Yashodhara: My favourite writers growing up were Gerald Durrell and Bill Bryson and James Herriot, all of whom write with a fair degree of humor based on real-life experiences – clearly that shows up in my preference for writing with humor and relatability. My favorite book of all time is the Thornbirds! I think the writing influences are many for me.
Q. Tell us something about your next endeavor.
Yashodhara: Ah yes. ‘How I became a Farmer’s Wife.’ For the longest time, my husband wanted to be a farmer. This even featured as a chapter in my first book years ago, and I put it up on my blog in December 2015 here -…/…/the-proud-landowners.html.
Well - last year, he went ahead and actually rented some land, bought some cows and surprised everyone around him, most of all me, by doing what he’d said he would. This book is a very humorous and almost entirely accurate account of the whole experience. I wrote it in a short span of time, and wasn’t sure what my editors would say, but HarperCollins absolutely loved it and we have big plans and hopes from this book, which should release in early 2018, perhaps under a slightly altered title.
Q. We have many newbie authors amongst us. What would be your advice for them?
Yashodhara: My advice is simple. Keep your focus on your writing. Watch other authors but resist the urge to compare. Read Stephen King’s ‘On Writing’ but don’t follow the bits you don’t agree with. Be prepared for a tough journey. Figure out why you’re doing what you’re doing. And then just go ahead and keep doing it. And keep getting better at it. And last of all, please don’t say you don’t have time to read. That’s not cool.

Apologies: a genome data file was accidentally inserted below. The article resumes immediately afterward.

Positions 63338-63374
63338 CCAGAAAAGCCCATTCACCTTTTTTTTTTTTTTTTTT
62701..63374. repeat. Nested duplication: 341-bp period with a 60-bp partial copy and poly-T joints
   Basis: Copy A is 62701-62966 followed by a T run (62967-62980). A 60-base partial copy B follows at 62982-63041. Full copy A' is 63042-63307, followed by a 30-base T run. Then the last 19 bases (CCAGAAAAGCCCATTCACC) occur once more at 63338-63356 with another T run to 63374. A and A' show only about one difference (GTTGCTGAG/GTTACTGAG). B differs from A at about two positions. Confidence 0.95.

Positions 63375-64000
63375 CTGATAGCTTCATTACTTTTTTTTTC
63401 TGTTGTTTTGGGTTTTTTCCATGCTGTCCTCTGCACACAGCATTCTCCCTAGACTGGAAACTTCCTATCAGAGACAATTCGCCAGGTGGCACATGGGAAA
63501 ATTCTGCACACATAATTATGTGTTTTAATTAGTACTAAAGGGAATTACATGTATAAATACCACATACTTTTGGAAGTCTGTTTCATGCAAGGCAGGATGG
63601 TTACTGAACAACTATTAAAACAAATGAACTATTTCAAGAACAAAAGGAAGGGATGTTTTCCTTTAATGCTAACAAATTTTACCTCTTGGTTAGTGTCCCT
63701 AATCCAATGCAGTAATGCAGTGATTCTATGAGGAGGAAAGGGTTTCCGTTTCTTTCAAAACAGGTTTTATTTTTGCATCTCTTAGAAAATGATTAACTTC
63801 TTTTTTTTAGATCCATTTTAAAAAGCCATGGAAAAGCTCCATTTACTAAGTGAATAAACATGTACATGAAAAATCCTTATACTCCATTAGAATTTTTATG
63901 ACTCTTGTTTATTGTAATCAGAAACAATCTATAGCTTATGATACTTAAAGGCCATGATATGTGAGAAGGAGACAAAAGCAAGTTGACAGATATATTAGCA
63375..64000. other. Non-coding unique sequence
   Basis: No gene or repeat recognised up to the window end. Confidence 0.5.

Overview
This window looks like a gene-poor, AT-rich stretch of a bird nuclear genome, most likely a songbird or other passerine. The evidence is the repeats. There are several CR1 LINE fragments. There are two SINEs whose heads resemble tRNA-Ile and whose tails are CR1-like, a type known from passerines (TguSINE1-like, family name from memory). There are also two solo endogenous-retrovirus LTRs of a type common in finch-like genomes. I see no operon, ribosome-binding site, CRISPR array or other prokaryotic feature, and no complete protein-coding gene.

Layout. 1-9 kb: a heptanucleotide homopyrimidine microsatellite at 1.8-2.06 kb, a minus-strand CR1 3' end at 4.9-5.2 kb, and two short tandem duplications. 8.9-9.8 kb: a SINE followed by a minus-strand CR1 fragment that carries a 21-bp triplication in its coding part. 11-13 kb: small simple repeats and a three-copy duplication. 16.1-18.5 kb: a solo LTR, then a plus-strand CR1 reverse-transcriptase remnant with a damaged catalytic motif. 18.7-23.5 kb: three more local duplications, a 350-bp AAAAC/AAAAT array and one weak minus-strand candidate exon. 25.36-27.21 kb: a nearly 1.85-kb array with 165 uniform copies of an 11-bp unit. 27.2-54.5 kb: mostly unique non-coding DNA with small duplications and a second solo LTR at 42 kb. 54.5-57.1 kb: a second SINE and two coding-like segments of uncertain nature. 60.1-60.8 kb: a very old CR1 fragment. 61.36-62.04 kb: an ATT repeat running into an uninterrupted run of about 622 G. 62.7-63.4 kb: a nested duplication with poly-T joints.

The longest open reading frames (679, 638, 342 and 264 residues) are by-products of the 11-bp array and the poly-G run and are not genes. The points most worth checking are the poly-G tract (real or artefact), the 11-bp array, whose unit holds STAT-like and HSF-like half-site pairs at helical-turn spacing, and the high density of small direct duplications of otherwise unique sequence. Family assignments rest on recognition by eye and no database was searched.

Also, as a bonus, here’s a memo I wrote last year to First-time authors. And don’t worry; I made almost all those mistakes myself too, ha ha! I hope it proves useful for you!
I enjoyed interacting with Yashodhara and her energy is super-contagious. Hope you enjoyed the interview as much as I did interviewing her.
Below are the names of her 5 books and they are all available on
- Just Married, Please Excuse
- There's Something About You
- Sorting Out Sid
- When Love Finds You
- Peanut Has A Plan (Children’s Book)

Author Profile:
Yashodhara Lal is a best-selling author of four novels with HarperCollins, and a children's book with Duckbill. Her next novel 'How I became a Farmer's Wife' will be published by HarperCollins in Jan 2018. She is also a mother of three children, a corporate professional, Zumba instructor, and a student of yoga and music. She is married to Vijay and they live in Gurgaon.
Stay tuned to this space for more author interviews.
Happy Reading! Happy Raccooning!

(Thanks, you wonderful Reading Raccoons, you! - Yash)